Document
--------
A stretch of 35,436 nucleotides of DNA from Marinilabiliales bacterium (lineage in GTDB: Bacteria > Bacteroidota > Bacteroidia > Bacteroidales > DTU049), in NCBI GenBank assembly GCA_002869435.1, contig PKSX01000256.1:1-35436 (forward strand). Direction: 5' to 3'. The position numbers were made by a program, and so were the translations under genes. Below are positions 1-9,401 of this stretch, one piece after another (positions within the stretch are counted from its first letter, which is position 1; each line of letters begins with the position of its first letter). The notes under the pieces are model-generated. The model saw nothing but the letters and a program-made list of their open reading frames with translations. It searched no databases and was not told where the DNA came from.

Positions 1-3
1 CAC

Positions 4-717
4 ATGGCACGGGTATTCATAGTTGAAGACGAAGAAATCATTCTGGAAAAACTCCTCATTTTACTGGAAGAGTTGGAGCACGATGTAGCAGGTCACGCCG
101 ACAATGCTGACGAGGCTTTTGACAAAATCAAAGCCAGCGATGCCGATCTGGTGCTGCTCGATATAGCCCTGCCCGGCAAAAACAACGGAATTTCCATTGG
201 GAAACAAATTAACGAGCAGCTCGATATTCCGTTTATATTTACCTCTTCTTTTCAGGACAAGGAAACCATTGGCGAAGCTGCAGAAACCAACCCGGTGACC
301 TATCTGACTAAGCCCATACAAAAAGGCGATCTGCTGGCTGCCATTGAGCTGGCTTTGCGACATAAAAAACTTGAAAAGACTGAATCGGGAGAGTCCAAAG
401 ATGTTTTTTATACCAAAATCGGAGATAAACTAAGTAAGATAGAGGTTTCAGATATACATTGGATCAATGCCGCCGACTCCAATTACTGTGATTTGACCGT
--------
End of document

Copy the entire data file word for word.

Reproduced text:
A stretch of 35,436 nucleotides of DNA from Marinilabiliales bacterium (lineage in GTDB: Bacteria > Bacteroidota > Bacteroidia > Bacteroidales > DTU049), in NCBI GenBank assembly GCA_002869435.1, contig PKSX01000256.1:1-35436 (forward strand). Direction: 5' to 3'. The position numbers were made by a program, and so were the translations under genes. Below are positions 1-9,401 of this stretch, one piece after another (positions within the stretch are counted from its first letter, which is position 1; each line of letters begins with the position of its first letter). The notes under the pieces are model-generated. The model saw nothing but the letters and a program-made list of their open reading frames with translations. It searched no databases and was not told where the DNA came from.

Positions 1-3
1 CAC

Positions 4-717
4 ATGGCACGGGTATTCATAGTTGAAGACGAAGAAATCATTCTGGAAAAACTCCTCATTTTACTGGAAGAGTTGGAGCACGATGTAGCAGGTCACGCCG
101 ACAATGCTGACGAGGCTTTTGACAAAATCAAAGCCAGCGATGCCGATCTGGTGCTGCTCGATATAGCCCTGCCCGGCAAAAACAACGGAATTTCCATTGG
201 GAAACAAATTAACGAGCAGCTCGATATTCCGTTTATATTTACCTCTTCTTTTCAGGACAAGGAAACCATTGGCGAAGCTGCAGAAACCAACCCGGTGACC
301 TATCTGACTAAGCCCATACAAAAAGGCGATCTGCTGGCTGCCATTGAGCTGGCTTTGCGACATAAAAAACTTGAAAAGACTGAATCGGGAGAGTCCAAAG
401 ATGTTTTTTATACCAAAATCGGAGATAAACTAAGTAAGATAGAGGTTTCAGATATACATTGGATCAATGCCGCCGACTCCAATTACTGTGATTTGACCGT